Oakbank Crannog is one of 18 crannogs in Loch Tay, Perthshire located off the village of Fearnan on the north shore. Dating to the early Iron Age some 2500 years ago, it was originally built of timber, utilising piles (stilts) driven into the loch bed to create a platform above the water supporting a settlement. Incredibly well-preserved structural remains include the remains of the house floor covered with bracken and ferns; stakes and piles that supported the woven hazel walls and roof of the house; and 40 elm and oak stumps marking the remains of a walkway which led to the shore.
Artefacts such as a foot plough, saddle quern, animal bones, fruit, nuts, and well-preserved plant remains provide clear evidence of a farming lifestyle with substantial reliance on the exploitation of the surrounding natural environment. Other finds, such as wooden utensils, fir candles (light sticks) and even a tiny whistle, indicate the loch-dwellers had detailed knowledge of the properties of wood and selected certain species for specific purposes. Some of these discoveries are on display at the Scottish Crannog Centre and in our Finds Gallery.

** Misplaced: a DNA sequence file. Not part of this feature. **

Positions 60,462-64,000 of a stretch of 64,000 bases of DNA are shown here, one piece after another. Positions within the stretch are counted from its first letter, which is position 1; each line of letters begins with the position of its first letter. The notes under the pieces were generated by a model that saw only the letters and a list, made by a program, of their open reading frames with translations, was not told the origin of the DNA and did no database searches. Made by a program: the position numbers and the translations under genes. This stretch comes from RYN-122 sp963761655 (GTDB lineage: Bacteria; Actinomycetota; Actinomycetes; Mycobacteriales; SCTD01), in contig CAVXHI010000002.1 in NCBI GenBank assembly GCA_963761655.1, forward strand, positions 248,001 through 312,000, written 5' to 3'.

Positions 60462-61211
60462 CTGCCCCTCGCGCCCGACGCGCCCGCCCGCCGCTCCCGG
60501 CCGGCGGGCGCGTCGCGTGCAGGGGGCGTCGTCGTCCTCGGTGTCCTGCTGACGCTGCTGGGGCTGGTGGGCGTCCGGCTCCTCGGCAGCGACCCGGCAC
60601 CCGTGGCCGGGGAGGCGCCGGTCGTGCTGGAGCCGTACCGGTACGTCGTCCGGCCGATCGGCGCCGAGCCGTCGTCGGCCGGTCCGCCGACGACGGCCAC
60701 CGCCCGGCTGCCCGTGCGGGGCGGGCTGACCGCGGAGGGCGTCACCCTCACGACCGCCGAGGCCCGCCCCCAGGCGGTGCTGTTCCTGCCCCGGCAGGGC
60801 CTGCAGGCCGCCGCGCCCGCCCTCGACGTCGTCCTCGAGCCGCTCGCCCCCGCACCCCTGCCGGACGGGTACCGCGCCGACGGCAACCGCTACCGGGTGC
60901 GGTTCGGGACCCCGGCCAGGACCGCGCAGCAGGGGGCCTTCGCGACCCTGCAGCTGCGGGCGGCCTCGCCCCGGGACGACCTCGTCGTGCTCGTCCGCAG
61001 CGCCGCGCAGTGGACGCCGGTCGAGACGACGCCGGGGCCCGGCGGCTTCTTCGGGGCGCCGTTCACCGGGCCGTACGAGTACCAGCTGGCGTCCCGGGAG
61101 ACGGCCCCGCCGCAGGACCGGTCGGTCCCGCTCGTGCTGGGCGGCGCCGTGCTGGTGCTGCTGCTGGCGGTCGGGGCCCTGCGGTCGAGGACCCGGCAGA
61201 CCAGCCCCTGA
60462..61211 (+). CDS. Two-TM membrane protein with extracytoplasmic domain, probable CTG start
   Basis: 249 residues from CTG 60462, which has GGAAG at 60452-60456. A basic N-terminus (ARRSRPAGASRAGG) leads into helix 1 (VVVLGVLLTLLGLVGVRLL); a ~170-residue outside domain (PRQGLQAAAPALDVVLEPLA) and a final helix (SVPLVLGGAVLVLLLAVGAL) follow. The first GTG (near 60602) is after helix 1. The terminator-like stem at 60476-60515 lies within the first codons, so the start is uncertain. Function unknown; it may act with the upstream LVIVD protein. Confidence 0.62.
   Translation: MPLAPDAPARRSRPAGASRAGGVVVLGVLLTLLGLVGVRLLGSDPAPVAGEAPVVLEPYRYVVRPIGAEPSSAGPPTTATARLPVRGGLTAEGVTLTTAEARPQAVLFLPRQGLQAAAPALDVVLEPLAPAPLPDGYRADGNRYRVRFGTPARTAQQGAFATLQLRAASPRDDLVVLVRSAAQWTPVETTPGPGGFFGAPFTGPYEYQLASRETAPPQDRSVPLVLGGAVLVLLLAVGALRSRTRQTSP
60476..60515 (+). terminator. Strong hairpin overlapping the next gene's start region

The exciting discoveries made at Oakbank Crannog provided the inspiration behind the project to build a life-size example of a crannog. Now the focal point of our Scottish Crannog Centre, the authentic recreation was built as an experiment to rediscover ancient technology and gain insight into how our Iron Age ancestors managed this sophisticated engineering feat. Read more in our Experimental Archaeology section.